Scientists believe strain spreads up to 70% faster than others
Around 60% of Covid-19 cases being treated by the Southern Trust are people infected with the new Kent variant of the virus, a senior staff member has revealed.
Dr Maria O’Kane, the Trust’s director of medical services, was speaking at a virtual meeting of the Trust’s Board.
She said the new variant was just one of a number of reasons Covid-19 is so prevalent within the Southern Trust area.
The ‘Kent variant’ is new strain of the coronavirus which was first identified in the English county in September.
It is now the most common form of the virus in England and Northern Ireland and has spread to more than 50 countries.
Scientists believe the variant spreads up to 70% faster than others and it may be up to 30% more deadly.
However, it is understood both the Pfizer and Oxford-AstraZeneca vaccines will work against the Kent variant.
When asked to explain why the number of Covid-19 patients within the Southern Trust was so high in comparison with other Trusts in Northern Ireland, Dr O’Kane explained there were a number of reasons, including the prevalence of the Kent strain.
“We think from local data and obviously we are dependant on the regional virology lab to give us that, but we think that up to 60 per cent of the Covid presentations we are seeing are the new [Kent] variant,” said Dr O’Kane.
“That automatically increases the transmissibility of this and as we know it is anything up to 70% more contagious.”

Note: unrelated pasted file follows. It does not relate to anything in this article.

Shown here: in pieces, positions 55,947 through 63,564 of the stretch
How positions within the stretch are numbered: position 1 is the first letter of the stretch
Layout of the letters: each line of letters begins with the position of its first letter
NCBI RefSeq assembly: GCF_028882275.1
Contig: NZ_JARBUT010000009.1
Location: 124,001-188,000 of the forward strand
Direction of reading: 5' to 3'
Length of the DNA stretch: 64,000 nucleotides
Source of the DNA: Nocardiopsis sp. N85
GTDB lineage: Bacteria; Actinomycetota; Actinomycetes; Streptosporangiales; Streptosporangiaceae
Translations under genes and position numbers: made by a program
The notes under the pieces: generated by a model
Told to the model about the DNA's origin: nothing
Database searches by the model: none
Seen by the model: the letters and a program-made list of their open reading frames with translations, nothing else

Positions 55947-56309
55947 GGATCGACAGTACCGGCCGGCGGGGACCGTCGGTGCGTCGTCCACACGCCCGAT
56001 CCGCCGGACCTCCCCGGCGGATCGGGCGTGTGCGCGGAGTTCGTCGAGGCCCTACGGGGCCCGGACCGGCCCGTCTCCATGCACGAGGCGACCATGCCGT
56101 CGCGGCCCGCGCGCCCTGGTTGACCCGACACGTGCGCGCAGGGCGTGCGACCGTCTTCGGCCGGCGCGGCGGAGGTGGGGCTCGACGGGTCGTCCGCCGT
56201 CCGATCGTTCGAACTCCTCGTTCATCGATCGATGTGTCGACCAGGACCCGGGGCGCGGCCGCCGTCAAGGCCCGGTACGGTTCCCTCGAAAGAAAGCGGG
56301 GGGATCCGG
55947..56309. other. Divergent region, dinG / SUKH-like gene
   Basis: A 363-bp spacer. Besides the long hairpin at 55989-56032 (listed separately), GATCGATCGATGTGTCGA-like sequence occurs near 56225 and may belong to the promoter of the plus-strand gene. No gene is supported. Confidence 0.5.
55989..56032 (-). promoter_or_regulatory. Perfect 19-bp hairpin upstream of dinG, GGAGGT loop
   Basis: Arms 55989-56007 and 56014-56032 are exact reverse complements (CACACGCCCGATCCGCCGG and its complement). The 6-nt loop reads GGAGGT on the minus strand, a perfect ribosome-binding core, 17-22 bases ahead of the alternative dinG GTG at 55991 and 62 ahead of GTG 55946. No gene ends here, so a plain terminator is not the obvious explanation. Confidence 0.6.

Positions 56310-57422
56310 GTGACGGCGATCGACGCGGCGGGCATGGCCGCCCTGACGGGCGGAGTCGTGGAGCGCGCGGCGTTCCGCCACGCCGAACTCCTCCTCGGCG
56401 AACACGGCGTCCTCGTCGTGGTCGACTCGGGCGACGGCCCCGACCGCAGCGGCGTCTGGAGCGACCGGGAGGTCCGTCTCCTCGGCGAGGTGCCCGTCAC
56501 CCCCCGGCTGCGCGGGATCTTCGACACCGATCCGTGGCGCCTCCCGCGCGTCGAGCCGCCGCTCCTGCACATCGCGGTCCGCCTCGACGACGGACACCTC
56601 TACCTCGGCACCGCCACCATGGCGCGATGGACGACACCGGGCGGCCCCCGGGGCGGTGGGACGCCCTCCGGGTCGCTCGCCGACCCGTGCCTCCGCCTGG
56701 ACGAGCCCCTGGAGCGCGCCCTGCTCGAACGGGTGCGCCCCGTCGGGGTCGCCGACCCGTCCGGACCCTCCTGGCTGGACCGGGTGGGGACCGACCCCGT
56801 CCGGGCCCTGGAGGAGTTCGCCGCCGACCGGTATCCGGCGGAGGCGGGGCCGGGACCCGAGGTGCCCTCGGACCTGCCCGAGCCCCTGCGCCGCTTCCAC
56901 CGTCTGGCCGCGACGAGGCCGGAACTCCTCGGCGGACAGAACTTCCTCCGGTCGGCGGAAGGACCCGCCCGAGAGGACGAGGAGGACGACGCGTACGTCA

Dr O’Kane also identified other factors impacting the Southern Trust to a greater than extent than other areas of Northern Ireland.
“We also know we have levels of shared housing, factory workers and people sharing lots of communal space.
“On top of this we have higher levels than the rest of Northern Ireland of Black and Asian Minority Ethnic (BAME) groups who tend to live in much bigger household groupings than the rest of us and that can be a factor.
“We also have a concern about language barriers.
“One of the things our GP colleagues will say to us is that the BAME community access services in the evening time rather than during the day because they tend to be working very long hours.
“That could also mean they are missing out on a lot of health care information during the day when everyone else is probably picking it up so they probably do not get access to the same information the rest of us do.”
However, despite this stark message, Dr O’Kane did say there is evidence to show the vaccine is already having a positive impact locally.
“We are beginning to see that the vaccine is making a difference,” said Dr O’Kane.
“Maybe not so much in terms of the absolute impact of catching Covid-19 but the impact of Covid-19 when you do catch it.
“The vaccine does seem to make it a bit less virulent if you have been vaccinated. That said, the concern then becomes that this could breed complacency.
“We can’t afford to be complacent about this it is a transmissible disease and we have a lot of control with regards to limiting our interactions to try and reduce the spread of this.”